I first befriended her when we had just completed our secondary school education respectively in the late 60s. Jong’s demure physique, her smart and pretty, bespectacled young face caught my attention that I yearned to befriend her. Soon we were talking to each other like old chums as we found each other good company and were able to communicate over common interests. We went out few times on bicycle dates (at that time the only viable, decent transport for my generation in my town was the bicycles); saw one or two movies and it seemed that the friendship would go on for a while.
You still can see some ladies in rural Taiwan go cycling about holding an umbrella.
It was a hard time for me as I could not continue my education following my father’s sudden demise right after my ‘O’ level results were released. I did not fare good enough to study ‘A’ Level in a governmental public school. It was strenuous for my teacher mother to make both ends meet then and my family was in dire straits. As she had many other mouths to feed she expected me to find employment quickly. I managed to find some part time jobs and was able to sustain my meagre living to study ‘A’ Level on my own and later in a night school. Still I managed to find time to see Jong in the evening hours; sometimes just talking to her over the fence of her home was equally fulfilling like going on a date. Her stern mother would be keeping watch a short distance away to make sure nothing untoward would happen. The older lady’s silent glare was quite intimidating though.
When a group of my schooling peers organized a trip to an off shore island for an outing, I urged Jong to come along and she gladly accepted the invitation. On that fine day we landed at that tropical island in the Straits of Malacca after 3 to 4 hours choppy ride on an old, large fishing boat, ready to discover the scenic island with its natural surrounding. Jong and I strolled through the undulating shoreline, over rocks and sandy beaches, until large border rocks prevented us from going further. The unforgettable, sweet experience on the island reminded me the ballade ‘Stoney’ sung by Lobo: “………….we walked for hours in the sand………she would always try to hold my hand………’ There and then we saw something unexpected: One young couple was locked in tight embrace, kissing passionately on the rock under the hot sun without any shelter! Their faces turned beet red when they saw us staring at them and they quickly separated. They were members of our entourage. My nonchalant friend Jong just murmured to me coolly: Oh, here they are.
There was another event that I remembered quite vividly; I took her to a neighboring town to visit my maternal grandmother who was then not feeling very well. Despite her frail condition Grandma was washing clothes when we greeted her. The moment she saw a girl standing besides me, she told me to get married quickly so as to help my own mother washing clothes! We were stunned and did not know how to answer her. We were just below 20 years old then.
A group of Sabah Chinese primary school teachers holding large Teachers' Day greeting cards.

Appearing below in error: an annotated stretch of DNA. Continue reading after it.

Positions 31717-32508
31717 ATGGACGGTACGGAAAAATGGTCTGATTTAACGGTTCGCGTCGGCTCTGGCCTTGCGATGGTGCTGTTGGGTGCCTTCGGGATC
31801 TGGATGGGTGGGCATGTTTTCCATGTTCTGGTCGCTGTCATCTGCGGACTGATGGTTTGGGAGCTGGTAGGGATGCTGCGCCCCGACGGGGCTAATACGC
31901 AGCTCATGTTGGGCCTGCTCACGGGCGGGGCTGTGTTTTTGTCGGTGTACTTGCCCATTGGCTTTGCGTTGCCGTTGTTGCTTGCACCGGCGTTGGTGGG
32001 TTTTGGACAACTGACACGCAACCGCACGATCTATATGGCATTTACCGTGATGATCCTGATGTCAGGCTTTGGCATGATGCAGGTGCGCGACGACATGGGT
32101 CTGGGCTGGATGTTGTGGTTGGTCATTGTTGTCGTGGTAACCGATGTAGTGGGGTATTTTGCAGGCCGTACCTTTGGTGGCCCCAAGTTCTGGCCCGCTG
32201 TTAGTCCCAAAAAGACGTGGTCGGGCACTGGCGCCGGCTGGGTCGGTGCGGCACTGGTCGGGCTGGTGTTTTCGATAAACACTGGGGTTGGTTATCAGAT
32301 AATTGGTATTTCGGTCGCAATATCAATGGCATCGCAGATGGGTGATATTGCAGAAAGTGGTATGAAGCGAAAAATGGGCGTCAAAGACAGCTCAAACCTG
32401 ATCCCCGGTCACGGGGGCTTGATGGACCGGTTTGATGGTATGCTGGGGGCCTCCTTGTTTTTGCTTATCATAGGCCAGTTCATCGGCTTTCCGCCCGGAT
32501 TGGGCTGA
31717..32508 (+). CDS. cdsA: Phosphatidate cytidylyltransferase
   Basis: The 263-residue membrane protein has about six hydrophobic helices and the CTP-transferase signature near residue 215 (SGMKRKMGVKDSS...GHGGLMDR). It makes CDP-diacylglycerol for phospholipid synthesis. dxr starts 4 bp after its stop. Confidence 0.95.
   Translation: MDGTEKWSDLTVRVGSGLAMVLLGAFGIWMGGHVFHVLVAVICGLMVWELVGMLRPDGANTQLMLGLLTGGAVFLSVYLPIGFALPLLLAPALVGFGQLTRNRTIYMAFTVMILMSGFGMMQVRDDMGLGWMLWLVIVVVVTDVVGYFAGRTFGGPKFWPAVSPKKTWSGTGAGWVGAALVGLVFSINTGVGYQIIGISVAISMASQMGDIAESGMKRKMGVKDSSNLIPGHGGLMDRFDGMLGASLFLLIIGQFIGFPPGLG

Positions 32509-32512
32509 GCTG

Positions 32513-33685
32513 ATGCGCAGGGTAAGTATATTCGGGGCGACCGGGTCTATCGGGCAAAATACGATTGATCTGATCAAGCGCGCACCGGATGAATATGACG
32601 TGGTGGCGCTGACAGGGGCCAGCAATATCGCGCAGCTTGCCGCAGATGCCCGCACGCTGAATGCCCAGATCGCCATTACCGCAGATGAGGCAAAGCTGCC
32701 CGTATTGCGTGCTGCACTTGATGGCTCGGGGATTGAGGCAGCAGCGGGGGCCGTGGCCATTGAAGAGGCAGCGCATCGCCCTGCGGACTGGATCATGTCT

The Teacher wrote: Ni Hau (How are you?)
Jong had been a temporary teacher in a Chinese primary school since she completed her secondary education. One day she told me in her excitement that she had been accepted to be a trainee in a teachers’ training college some 100km away. I was happy for her and congratulated her for her attempt to be a confirmed teacher in her prudence. At the same time I felt sad as I was not gainfully employed nor did I have the opportunity to further my studies. It was going to be a long 2 years for her training sojourn whilst I relished on past memories; yet I would not be able to see her as much as I liked to. I made a drastic decision and with my immature mind I wrote her a short parting letter:
Thank you for being so kind to me for the past few months. I am glad that you’ve come along to be a great companion. Your fate and aspiration to be a teacher is already sealed and confirmed with your acceptance into the training college. I think I should not be seeing you anymore; I hereby wish you the best in your future endeavors.
I knew that my letter probably broke her heart a while as there was not reply. She did send me some New Year greeting cards for the next one year or two. There was no contact between us for the next two to three decades as we grew older to enter our post middle age years. I was told by a common friend that she had taken care of her ailing father after her mother’s demise and helped to look after her younger siblings. She was then already married with children of her own and after her father’s passing, she left for Maui, Hawaii, USA with her entire own family to start a new life and to face a new challenge.
The Hawaiian Islands
With the help of that common friend I obtained her e-mail address recently and we were connected again after so many years of silence from each other. We met once when I picked her up at the airport and sent her to her brother’s residence at the suburb of our city when she came back for holidays. She now enjoys a blissful family of three girls and one boy, and her businessman husband. Her children are grown adults and have careers of their own in
and in the US Continent. All of them have excelled in their tertiary education earlier with their internship (in the form of students exchange) done in Hawaii Japan, China and . Meanwhile she helps her husband to run a large scaled souvenir centre in one of the Singapore Hawaiian Islands. Life have been complete and fulfilling by now for Jong after so many tough years since she worked so hard to become an exemplary school teacher. She remains my good friend for life. God Bless Her.
Alan CY Kok